Posted in Restaurant Hopping, Sweets for the Sweet

Paris Delice: Food as a Trigger of Memory

Le p'tit-dejeuner

I’ve written time and again about the very first time I tasted a pain au chocolat in the French pilgrimage town of Lourdes over twenty years ago.  But, really: such memories linger and become increasingly difficult to replicate over the course of time.  Every single pain au chocolat I’ve eaten since the Spring of 1984 has been compared to that very first buttery, chocolatey bun – and while a few have come close, it hasn’t ever been the same.

But I’m a lucky sort of duck when it comes to food and breakfast last Friday just had to be the luckiest break of all.

Such burnished beauty! How it overflows with good chocolate!

Paris Delice is right on the corner of Juno St. and Makati Ave.  It’s a small shop and tucked so discreetly away between a garish Jollibee branch and a pharmacy selling generic medicines that it would be so easy to ignore if not for the bold black-and-white signage where the letter A is a stylized rendition of the Eiffel Tower.

 

Black, white, and crimson indoors

The black-and-white aesthetic predominates the shop’s interiors: pristine white walls and black furniture.  A splash of burgundy in the form of the chair / booth padding warms up what could easily become a too-cold, rather austere area.

Framed photographs of various iconic French places and things decorate the walls: monochrome prints of the Arc du Triomphe and the Tour d’Eiffel are joined by full-color snapshots of croissants, baguettes, escargots aux fruits, and other masterpieces of the baker’s art.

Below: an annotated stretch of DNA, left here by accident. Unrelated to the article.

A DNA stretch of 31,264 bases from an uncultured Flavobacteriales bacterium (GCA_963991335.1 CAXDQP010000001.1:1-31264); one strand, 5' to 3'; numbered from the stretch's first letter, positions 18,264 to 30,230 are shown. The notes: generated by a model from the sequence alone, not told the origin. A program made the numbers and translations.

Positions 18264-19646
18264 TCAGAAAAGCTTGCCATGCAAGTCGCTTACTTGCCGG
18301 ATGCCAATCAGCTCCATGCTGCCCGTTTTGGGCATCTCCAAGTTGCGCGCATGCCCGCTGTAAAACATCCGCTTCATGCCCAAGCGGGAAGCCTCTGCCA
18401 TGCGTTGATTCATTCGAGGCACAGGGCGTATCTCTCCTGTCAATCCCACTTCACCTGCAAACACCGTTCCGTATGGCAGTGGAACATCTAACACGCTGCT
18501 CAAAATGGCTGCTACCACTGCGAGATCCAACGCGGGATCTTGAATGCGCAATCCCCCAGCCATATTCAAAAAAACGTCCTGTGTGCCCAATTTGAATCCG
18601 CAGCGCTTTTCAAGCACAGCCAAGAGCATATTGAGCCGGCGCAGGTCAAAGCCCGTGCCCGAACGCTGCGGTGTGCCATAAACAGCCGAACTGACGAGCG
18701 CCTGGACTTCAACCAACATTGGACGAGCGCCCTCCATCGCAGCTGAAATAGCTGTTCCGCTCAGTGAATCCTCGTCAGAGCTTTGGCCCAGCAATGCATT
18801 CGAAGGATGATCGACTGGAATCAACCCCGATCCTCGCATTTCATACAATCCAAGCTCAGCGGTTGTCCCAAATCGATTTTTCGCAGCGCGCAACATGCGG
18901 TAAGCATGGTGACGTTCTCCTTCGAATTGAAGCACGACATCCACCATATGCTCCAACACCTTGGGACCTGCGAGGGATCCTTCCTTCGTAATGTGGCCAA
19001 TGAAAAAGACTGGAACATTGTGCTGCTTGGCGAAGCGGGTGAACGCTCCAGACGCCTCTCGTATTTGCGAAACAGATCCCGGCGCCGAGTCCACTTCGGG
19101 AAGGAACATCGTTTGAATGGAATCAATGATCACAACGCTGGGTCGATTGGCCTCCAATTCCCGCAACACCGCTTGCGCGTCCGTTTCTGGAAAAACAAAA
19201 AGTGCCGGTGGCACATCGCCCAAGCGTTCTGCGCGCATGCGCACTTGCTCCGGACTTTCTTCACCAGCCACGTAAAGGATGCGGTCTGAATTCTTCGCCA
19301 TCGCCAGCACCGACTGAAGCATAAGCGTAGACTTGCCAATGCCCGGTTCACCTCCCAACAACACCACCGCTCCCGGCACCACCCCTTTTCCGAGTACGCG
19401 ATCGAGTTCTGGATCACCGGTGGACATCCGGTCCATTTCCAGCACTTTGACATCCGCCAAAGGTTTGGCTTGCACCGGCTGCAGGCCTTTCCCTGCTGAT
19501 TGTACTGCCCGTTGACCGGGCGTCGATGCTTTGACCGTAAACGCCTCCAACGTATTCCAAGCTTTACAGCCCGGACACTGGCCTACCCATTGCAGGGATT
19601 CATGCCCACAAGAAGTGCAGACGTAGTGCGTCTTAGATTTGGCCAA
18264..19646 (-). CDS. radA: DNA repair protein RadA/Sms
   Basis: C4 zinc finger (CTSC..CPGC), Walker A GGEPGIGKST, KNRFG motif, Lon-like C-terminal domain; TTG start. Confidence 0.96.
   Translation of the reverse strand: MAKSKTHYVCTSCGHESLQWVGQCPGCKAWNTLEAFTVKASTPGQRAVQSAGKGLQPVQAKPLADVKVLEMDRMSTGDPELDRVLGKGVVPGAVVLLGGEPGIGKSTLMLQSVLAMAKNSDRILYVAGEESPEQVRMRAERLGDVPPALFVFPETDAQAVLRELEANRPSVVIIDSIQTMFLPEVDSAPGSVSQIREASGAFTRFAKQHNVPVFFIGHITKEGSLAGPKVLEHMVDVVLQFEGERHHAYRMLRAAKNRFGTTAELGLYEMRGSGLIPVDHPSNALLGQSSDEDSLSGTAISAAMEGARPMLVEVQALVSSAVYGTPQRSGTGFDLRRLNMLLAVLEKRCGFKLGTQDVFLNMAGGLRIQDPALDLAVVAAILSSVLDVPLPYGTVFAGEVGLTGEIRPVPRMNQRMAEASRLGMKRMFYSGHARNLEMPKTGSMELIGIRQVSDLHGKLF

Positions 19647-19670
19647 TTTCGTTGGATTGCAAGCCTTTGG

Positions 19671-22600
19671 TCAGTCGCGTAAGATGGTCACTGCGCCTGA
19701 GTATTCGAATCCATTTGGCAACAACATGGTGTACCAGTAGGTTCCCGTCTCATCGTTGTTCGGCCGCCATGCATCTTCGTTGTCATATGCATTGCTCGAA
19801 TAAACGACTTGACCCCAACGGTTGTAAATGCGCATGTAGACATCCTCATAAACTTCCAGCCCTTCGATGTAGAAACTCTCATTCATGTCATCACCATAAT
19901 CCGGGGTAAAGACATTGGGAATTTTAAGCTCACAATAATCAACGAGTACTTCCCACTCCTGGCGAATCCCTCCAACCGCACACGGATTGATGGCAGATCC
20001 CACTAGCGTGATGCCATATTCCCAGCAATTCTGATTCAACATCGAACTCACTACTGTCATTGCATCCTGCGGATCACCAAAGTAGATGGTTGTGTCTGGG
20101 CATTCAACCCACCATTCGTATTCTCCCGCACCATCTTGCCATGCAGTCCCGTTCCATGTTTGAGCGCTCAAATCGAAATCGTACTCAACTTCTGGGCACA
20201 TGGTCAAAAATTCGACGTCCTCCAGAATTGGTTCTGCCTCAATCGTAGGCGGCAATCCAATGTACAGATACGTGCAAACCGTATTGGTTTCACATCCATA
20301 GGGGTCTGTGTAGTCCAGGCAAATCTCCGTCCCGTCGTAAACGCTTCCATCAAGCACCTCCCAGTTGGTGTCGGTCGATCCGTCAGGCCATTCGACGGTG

Come to the counter

The shop’s refrigerator case and counter display are also scrumptious to look at.  Large photos of tempting sandwiches and meal sets illustrate the menu boards over the counter.  The top shelf of the refrigerator case is filled with clear plastic cups of chilled yogurt topped with a variety of pureed fruits, helpings of chocolate mousse just waiting for a billowy dollop of whipped cream, and fresh juices.  The lower shelves hold beautifully fresh salads – combinations of fruit, veg, and such add-ons as hard-boiled eggs, bacon, prosciutto, assorted cheeses, and olives.  Beside the fridge case is a small table that holds a receptacle for holding soup pots as they serve fresh, cooked-on-site soups at lunch time.

The counter display holds the usual offerings sold by French (or, in most cases, French-style) pastry shops: croissants, pain au chocolat, baguettes, and quiches.  But this shop also has the distinction of selling pastries like a croissant aux abricots (buttery croissant dough folded over a tangy-sweet apricot filling), triangle aux amandes (a pastry filled with real marzipan as opposed to the usual sprinkling of flaked almonds seen in local almond croissants), and a torsade au chocolat (a twisted pastry that seems like a chocolate-stuffed cross between a pain au chocolat and an eclair).